“The fundamental promise of our democracy is that every voice matters,” Warren’s plan states. “But when lobbyists and big corporations can buy influence from politicians, that promise is broken. The first thing to do to fix it is to end lobbying as we know it.”
The next day, Kimberly Diaz Scott, who registered as a lobbyist for the Florida Alliance of Planned Parenthood Affiliates as recently as January 2019, announced that she was leaving the organization to head up Warren’s campaign in Florida.
“I won’t be far from the movement, as I’m humbled and proud to announce my transition as the Florida State Director for Warren for President, assuring that we will continue to fight like hell to elect a brilliant leader who will work to protect the health, safety and future of ALL people,” Diaz wrote, the Miami Herald reported. “2020 is not for the rich or selfish, 2020 is for us.”
Diaz first registered as a lobbyist for Planned Parenthood in 2015, according to Florida’s Lobbyist Registration Office.
Warren’s plan said lobbyists were effectively bribing politicians by donating to politicians, but her own political campaigns have received at least $95,000 from lobbyists between 2012 and 2018, CNBC reported.
The plan would also enact a “cooling off” period for lobbyists, such as Diaz, from entering government jobs to ensure they’re hired for their expertise, not their connections.
“Under my proposal, current lobbyists won’t be able to take government jobs for 2 years after lobbying, with limited exceptions for when the hiring is in the national interest,” Warren’s plan states. “Corporate lobbyists will have to wait at least 6 years — no exceptions, and no waivers.”
The restrictions proposed by Warren would apply to “all lobbyists,” meaning that they would presumably apply to Diaz.
The Warren campaign did not immediately return an inquiry from the Daily Caller News Foundation asking if her proposed lobbying restrictions would apply to Diaz.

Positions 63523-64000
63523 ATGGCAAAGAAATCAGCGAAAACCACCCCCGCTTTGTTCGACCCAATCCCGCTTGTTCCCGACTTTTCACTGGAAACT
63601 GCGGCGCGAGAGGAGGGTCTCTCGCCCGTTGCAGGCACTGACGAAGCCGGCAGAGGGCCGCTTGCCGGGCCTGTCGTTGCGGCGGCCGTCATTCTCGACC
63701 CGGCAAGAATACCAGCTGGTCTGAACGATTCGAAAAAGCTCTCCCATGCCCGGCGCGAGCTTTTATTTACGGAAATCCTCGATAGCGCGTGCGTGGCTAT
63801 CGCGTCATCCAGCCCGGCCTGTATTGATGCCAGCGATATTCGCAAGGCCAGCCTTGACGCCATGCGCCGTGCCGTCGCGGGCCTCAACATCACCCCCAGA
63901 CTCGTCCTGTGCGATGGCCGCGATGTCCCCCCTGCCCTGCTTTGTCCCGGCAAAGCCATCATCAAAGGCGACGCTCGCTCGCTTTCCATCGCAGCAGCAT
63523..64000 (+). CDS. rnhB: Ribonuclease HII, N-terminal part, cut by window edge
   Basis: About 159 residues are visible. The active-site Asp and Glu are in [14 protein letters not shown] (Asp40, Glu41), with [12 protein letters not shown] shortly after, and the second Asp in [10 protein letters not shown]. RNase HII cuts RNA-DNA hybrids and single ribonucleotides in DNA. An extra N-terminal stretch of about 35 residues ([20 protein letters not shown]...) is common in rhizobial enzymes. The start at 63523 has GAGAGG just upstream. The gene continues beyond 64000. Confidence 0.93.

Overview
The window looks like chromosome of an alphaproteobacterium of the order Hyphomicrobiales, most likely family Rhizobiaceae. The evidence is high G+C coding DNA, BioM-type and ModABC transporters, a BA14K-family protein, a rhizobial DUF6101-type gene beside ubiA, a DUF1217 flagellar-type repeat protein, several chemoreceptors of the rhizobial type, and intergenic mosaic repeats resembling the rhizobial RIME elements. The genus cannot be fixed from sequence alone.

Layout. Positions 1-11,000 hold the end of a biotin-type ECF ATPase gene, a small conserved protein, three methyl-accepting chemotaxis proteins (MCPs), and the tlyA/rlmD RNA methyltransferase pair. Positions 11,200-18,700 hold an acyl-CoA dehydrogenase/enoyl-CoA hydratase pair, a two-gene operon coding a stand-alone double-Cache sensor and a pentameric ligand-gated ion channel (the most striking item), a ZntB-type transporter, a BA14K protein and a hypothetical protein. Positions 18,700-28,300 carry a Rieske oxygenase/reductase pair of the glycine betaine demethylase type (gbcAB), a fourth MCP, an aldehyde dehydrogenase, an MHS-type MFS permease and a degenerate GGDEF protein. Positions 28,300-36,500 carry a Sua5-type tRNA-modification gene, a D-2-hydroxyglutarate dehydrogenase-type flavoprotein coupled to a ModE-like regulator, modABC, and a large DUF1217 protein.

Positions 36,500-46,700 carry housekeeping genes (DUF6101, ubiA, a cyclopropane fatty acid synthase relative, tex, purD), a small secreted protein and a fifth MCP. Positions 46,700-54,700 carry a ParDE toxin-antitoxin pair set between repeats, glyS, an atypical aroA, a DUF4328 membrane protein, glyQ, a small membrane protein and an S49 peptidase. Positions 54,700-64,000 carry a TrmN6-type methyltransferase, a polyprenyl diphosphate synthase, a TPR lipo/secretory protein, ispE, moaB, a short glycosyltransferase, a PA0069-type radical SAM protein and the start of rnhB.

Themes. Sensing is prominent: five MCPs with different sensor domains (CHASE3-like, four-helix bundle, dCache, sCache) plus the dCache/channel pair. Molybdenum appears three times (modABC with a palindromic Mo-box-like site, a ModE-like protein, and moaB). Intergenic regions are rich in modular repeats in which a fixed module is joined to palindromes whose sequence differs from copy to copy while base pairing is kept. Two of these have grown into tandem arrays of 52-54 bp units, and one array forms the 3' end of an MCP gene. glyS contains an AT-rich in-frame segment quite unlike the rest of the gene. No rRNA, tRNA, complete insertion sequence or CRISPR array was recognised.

Democratic Rep. Alexandria-Ocasio Cortez and her top aide are no longer board members of the outside PAC credited with orchestrating her political rise, according to a corporate document filed Friday to a Washington, D.C., agency.
The New York Democrat and her chief of staff, Saikat Chakrabarti, who served as her campaign chair, joined the board of Justice Democrats in December 2017, according to the political action committee’s website. It also said the two held “legal control over the entity” at the same time it was playing a key role in supporting Ocasio-Cortez’s campaign prior to her shock victory over incumbent Democratic Rep. Joe Crowley in June 2018.
Attorneys for Ocasio-Cortez said she was removed from Justice Democrats’ board in June 2018, but she was listed an “entity governor” of the PAC as recently as March 14, according to corporate filings, The Daily Caller News Foundation previously reported.
Ocasio-Cortez and Chakrabarti were officially removed from Justice Democrats’ board on March 15, according to a corporate document filed that day to the Washington, D.C. Department of Consumer and Regulatory Affairs.
It’s unclear why it took Justice Democrats more than eight months to formally remove Ocasio-Cortez from its board. The PAC did not respond to a request for comment.
Ocasio-Cortez never disclosed to the Federal Election Commission (FEC) that she and Chakrabarti controlled Justice Democrats while it simultaneously supported her primary campaign.
If the FEC finds that her campaign and the PAC were operating in affiliation, it could result in “massive reporting violations” or potentially even jail time for Ocasio-Cortez and Chakrabarti, former FEC Commissioner Brad Smith previously told TheDCNF. Another former FEC commissioner, Hans von Spakovsky, wrote in a March 10 Fox News op-ed that he believes there’s sufficient evidence to “justify opening a criminal investigation” into Ocasio-Cortez.
Alexandra Rojas and Demond Drummer replaced Ocasio-Cortez and Chakrabarti on Justice Democrats’ board. Both have close ties to the congresswoman.
Rojas, Justice Democrats’ executive director, was a field organizer for the Ocasio-Cortez campaign in 2018 while she was also serving as campaign director for the PAC. Chakrabarti preceded Rojas as executive director.
Drummer is the executive director of New Consensus, a nonprofit group that played a key role in developing the Green New Deal.
The Green New Deal was written in a single weekend in December by New Consensus, Justice Democrats and Ocasio-Cortez staffers, along with the Sunrise Movement, a climate advocacy organization.
“We spent the weekend learning how to put laws together,” Chakrabarti told The New Yorker in January. “We looked up how to write resolutions.”